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Two nonprofit groups share conservation ethos and have found ways to help each other out over the past decade

SUBMITTED PHOTO - Members of Friends of Nob Hill Nature Park and Scappoose Bay Watershed Council pose for a photo Nov. 4 during a work party at the nature park. The Friends of Nob Hill Nature Park (NHNP) and Scappoose Bay Watershed Council (SBWC) have worked together for more than a decade on natural area conservation. SBWC provides native plants for work parties and plantings at the 6.6-acre park in St. Helens, in addition to its other projects in Columbia County and northern Multnomah County. Plants provided by SBWC's native plant nursery help fill in areas where volunteers have removed non-native plants and weeds. Now the Friends of NHNP are returning the favor by helping to re-supply SBWC's native plant nursery with cuttings from the park.

According to its web site, The SBWC's mission is to promote and support a healthy watershed through projects that protect and restore native fish, wildlife and plants, and to work with the community to educate and encourage participation in enhancing and enjoying their natural surroundings. The SBWC is a 501(c)(3), non-profit, non-regulatory organization with a diverse group of volunteers. The council serves as a source of information about the watershed for residents, visitors, local groups and partners. Friends of NHNP is a small, all-volunteer group dedicated to stewardship at the park in St Helens.

The NHNP ethic is, "Take only your memories and leave only your footsteps." (That applies to everything except trash, which we remove, of course.) This winter, with our blessing, SBWC will come to the park to take plant cuttings for use to start new plants; some of them may even return to the park later. The cuttings are dipped in rooting hormone then planted and nurtured by SBWC volunteers. This illustrates one way that nature parks can serve as a repository or source for seeds and plant material that ultimately will be used in other restoration areas.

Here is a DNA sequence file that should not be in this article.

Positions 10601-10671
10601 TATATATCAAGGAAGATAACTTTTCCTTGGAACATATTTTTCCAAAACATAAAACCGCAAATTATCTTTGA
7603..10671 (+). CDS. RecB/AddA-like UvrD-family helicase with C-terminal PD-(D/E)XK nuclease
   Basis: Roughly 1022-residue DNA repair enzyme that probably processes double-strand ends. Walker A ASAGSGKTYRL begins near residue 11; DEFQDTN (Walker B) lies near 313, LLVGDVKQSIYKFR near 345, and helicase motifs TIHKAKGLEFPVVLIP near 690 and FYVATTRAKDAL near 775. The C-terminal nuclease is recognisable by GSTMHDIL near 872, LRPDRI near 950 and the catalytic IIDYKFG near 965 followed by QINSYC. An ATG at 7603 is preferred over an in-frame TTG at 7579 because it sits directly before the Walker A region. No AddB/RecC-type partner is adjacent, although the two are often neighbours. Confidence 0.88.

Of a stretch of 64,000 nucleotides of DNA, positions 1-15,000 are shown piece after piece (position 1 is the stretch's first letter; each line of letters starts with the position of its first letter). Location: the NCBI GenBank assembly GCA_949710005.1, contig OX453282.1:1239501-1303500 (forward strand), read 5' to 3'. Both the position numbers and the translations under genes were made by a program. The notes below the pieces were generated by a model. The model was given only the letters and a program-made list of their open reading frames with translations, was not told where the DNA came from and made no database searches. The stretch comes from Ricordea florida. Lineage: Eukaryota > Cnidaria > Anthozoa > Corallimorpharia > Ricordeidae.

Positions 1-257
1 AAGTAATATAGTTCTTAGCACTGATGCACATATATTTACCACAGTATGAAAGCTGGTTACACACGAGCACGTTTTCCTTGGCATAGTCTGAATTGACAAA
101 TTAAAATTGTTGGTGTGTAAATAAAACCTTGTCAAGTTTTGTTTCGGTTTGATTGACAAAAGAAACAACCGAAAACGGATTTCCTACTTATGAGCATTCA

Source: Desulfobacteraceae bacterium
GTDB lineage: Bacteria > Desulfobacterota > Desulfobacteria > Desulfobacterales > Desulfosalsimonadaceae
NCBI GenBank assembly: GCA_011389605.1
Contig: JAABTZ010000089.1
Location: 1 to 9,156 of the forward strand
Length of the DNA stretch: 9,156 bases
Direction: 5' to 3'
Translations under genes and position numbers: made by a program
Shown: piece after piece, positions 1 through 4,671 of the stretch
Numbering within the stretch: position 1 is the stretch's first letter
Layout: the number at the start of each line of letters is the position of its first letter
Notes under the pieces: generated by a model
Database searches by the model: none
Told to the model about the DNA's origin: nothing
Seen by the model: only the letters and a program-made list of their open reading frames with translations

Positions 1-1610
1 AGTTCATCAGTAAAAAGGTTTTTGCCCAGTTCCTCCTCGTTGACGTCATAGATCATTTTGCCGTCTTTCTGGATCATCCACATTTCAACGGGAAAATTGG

The SBWC native plant nursery obtains seedlings and plant starts from a variety of sources. Project Manager Amber Kester said they have taken plant cutting from some of SBWC's restoration sites for about the last three years, and she'd like to see some new sources. While the one goal is to keep a degree of genetic diversity, another goal is to keep the plant sourcing local. Obtaining plant material from NHNP meets both those goals by collecting from a new source, yet one that is in the same county and zip code.

Friends of NHNP are grateful to the Watershed Council for the plants it has provided over the years. In spring of 2018, Friends of NHNP plan to continue removing invasive lunaria and blackberry from along the lower edge of the oak woodland. It will also provide a good opportunity to fill in the newly cleared area with native plants, including mahonia, snowberry, sword fern, fringecup, ocean spray and choke cherry, all of which are already commonly found there. The goal is to stabilize the slope and to fill the area before blackberry and lunaria return in large numbers. Spring is also a good time to observe an abundance of native wildflowers, including fawn lilies, checker lilies, prairie star, western buttercup and camas.

Volunteers make the difference for both groups. SBWC always welcomes new volunteers on Thursday mornings of most weeks. It is recommended to sign up for the volunteer email list with Amber Kester before attending.

Friends of NHNP hold volunteer work parties twice yearly, on the first Saturday in April and again in November. Volunteering is a good way to see the park, meet new friends, and have fun. SBWC is always looking for individual volunteers or groups to get involved, including helping with planting and clean-up days, working in the native plant nursery and helping with special projects.

For more information about volunteering for SBWC or NHNP, contact Pat or Amber at 503-397-7904.

One of the biggest joys of nurturing native plants is the ability to come back, years later, to see the plants growing well, and to know that volunteers have made a difference in the natural environment by supporting its ecological integrity. For more information, go to the SBWC website or follow the Friends of NHNP on Facebook.

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